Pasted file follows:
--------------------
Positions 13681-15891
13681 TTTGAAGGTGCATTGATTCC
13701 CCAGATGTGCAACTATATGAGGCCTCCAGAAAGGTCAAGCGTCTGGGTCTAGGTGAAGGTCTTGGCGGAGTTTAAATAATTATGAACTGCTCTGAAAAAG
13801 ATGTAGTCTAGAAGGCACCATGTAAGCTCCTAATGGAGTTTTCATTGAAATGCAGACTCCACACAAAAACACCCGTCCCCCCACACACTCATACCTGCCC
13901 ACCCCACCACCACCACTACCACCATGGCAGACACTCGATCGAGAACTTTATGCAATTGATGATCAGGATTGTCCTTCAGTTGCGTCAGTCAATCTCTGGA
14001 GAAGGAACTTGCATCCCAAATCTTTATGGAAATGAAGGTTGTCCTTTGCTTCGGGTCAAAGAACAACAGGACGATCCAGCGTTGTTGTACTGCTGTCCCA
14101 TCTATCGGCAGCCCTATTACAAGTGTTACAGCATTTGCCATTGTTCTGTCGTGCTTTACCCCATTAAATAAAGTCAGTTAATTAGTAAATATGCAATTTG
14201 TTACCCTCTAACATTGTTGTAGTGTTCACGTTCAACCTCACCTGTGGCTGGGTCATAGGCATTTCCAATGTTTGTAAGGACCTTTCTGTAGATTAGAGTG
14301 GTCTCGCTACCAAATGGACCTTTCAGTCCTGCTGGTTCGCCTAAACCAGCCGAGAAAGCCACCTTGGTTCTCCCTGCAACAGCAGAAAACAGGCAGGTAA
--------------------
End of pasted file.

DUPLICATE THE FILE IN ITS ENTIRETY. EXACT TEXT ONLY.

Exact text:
Positions 13681-15891
13681 TTTGAAGGTGCATTGATTCC
13701 CCAGATGTGCAACTATATGAGGCCTCCAGAAAGGTCAAGCGTCTGGGTCTAGGTGAAGGTCTTGGCGGAGTTTAAATAATTATGAACTGCTCTGAAAAAG
13801 ATGTAGTCTAGAAGGCACCATGTAAGCTCCTAATGGAGTTTTCATTGAAATGCAGACTCCACACAAAAACACCCGTCCCCCCACACACTCATACCTGCCC
13901 ACCCCACCACCACCACTACCACCATGGCAGACACTCGATCGAGAACTTTATGCAATTGATGATCAGGATTGTCCTTCAGTTGCGTCAGTCAATCTCTGGA
14001 GAAGGAACTTGCATCCCAAATCTTTATGGAAATGAAGGTTGTCCTTTGCTTCGGGTCAAAGAACAACAGGACGATCCAGCGTTGTTGTACTGCTGTCCCA
14101 TCTATCGGCAGCCCTATTACAAGTGTTACAGCATTTGCCATTGTTCTGTCGTGCTTTACCCCATTAAATAAAGTCAGTTAATTAGTAAATATGCAATTTG
14201 TTACCCTCTAACATTGTTGTAGTGTTCACGTTCAACCTCACCTGTGGCTGGGTCATAGGCATTTCCAATGTTTGTAAGGACCTTTCTGTAGATTAGAGTG
14301 GTCTCGCTACCAAATGGACCTTTCAGTCCTGCTGGTTCGCCTAAACCAGCCGAGAAAGCCACCTTGGTTCTCCCTGCAACAGCAGAAAACAGGCAGGTAA